With Health Care Done, Traders Want Obama to Work on the Economy
The good news is that the overhang of regulatory uncertainty has been lifted, which bodes well for more market gains ahead. The bad news is that we'll only get there if the Obama administration shows the Street that it's serious about juicing the economy and creating jobs, says Jason Weisberg, a trader with Seaport Securities, a brokerage on the floor of the exchange.
"The Dow should close in the 12,000 area and the S&P [should close] at 1,200 by year's end," Weisberg says. "But in order for that to happen we need to see a positive change in attitude from the institutional and the retail investment community."
After all, with flows to bond mutual funds at record highs last year and a record $3 trillion-and-change parked in money market mutual funds, well, equity mutual fund managers are running out of cash for buying stocks. Something needs to lure all that money back into the stock market, Weisberg says. And so far, that money -- at least from Weisberg's corner of the trading floor -- is unimpressed with the White House response.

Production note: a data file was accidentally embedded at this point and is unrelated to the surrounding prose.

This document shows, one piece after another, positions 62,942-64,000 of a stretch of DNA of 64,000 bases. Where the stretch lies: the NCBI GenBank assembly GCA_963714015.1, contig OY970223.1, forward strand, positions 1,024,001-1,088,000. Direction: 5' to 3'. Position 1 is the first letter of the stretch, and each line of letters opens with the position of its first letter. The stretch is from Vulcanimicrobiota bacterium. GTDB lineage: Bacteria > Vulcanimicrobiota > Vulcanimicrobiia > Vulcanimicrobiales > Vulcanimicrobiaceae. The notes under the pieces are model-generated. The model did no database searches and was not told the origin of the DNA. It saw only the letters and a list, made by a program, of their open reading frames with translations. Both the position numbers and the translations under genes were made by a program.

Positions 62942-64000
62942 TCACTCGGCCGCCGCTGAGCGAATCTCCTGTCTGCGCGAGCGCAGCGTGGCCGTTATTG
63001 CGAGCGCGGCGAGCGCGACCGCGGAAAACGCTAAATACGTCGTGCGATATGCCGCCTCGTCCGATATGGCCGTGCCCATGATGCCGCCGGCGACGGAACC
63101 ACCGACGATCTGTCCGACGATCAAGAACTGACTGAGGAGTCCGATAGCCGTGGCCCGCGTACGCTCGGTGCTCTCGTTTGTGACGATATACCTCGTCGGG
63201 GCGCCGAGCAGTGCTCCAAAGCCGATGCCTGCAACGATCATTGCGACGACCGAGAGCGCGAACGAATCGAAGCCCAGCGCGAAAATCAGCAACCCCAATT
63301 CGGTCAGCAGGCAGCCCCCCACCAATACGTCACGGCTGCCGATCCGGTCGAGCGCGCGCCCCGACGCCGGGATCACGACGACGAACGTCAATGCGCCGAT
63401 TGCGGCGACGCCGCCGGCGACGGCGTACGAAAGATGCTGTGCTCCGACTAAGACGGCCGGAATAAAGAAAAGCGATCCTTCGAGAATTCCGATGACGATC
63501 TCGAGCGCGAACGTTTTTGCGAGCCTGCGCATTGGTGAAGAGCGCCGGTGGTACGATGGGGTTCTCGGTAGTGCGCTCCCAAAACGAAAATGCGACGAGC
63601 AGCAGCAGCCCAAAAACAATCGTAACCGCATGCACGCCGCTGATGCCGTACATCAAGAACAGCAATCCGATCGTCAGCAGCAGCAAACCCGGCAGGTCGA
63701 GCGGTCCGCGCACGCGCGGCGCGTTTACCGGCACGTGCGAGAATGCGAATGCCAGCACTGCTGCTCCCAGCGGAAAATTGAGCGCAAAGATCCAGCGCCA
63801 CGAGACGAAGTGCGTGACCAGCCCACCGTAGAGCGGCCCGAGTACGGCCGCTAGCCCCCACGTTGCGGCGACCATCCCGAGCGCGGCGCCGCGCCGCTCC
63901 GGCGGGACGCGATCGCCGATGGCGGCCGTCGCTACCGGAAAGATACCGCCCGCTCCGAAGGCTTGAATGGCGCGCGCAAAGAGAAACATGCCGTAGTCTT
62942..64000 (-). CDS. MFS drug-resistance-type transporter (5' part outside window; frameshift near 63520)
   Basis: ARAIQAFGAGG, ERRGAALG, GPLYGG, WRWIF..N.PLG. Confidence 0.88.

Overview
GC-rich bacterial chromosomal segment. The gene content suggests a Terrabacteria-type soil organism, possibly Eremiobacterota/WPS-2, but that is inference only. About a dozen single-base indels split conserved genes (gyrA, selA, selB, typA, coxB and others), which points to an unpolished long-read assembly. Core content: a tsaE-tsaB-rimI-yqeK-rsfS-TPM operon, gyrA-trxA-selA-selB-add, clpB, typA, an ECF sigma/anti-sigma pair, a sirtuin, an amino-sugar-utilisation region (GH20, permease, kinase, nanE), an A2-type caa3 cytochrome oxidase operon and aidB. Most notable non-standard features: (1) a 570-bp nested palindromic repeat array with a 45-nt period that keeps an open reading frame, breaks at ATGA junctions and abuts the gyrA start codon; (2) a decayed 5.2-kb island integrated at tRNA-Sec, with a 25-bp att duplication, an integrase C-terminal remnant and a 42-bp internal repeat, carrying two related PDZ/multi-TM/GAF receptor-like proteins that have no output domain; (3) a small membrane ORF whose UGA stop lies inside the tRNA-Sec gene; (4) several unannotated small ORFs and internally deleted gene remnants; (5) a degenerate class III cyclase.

"The administration hasn't put a lot of real substantive ideas forward in terms of getting the economy going the way it needs to be going," says Weisberg. "We've stemmed the bleeding, so to speak, but we're kind of in cardiac arrest."